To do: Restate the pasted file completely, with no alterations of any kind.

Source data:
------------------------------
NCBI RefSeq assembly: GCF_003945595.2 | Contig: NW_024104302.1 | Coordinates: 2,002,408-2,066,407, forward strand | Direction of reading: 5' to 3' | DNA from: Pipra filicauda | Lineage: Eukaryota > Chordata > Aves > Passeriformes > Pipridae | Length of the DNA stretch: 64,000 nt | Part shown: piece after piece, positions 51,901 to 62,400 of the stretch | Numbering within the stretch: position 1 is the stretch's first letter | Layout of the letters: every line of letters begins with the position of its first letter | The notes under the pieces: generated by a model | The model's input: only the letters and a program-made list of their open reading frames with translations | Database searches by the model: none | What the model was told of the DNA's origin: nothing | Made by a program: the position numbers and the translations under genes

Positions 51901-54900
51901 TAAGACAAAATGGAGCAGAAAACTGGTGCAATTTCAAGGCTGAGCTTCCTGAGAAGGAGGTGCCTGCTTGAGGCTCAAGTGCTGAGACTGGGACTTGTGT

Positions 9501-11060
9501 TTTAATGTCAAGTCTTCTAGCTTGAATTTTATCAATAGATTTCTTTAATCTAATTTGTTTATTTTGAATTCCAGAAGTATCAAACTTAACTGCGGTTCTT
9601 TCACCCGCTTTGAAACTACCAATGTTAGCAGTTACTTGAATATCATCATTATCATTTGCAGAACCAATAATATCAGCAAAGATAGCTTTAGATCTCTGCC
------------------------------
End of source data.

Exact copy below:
NCBI RefSeq assembly: GCF_003945595.2 | Contig: NW_024104302.1 | Coordinates: 2,002,408-2,066,407, forward strand | Direction of reading: 5' to 3' | DNA from: Pipra filicauda | Lineage: Eukaryota > Chordata > Aves > Passeriformes > Pipridae | Length of the DNA stretch: 64,000 nt | Part shown: piece after piece, positions 51,901 to 62,400 of the stretch | Numbering within the stretch: position 1 is the stretch's first letter | Layout of the letters: every line of letters begins with the position of its first letter | The notes under the pieces: generated by a model | The model's input: only the letters and a program-made list of their open reading frames with translations | Database searches by the model: none | What the model was told of the DNA's origin: nothing | Made by a program: the position numbers and the translations under genes

Positions 51901-54900
51901 TAAGACAAAATGGAGCAGAAAACTGGTGCAATTTCAAGGCTGAGCTTCCTGAGAAGGAGGTGCCTGCTTGAGGCTCAAGTGCTGAGACTGGGACTTGTGT

Positions 9501-11060
9501 TTTAATGTCAAGTCTTCTAGCTTGAATTTTATCAATAGATTTCTTTAATCTAATTTGTTTATTTTGAATTCCAGAAGTATCAAACTTAACTGCGGTTCTT
9601 TCACCCGCTTTGAAACTACCAATGTTAGCAGTTACTTGAATATCATCATTATCATTTGCAGAACCAATAATATCAGCAAAGATAGCTTTAGATCTCTGCC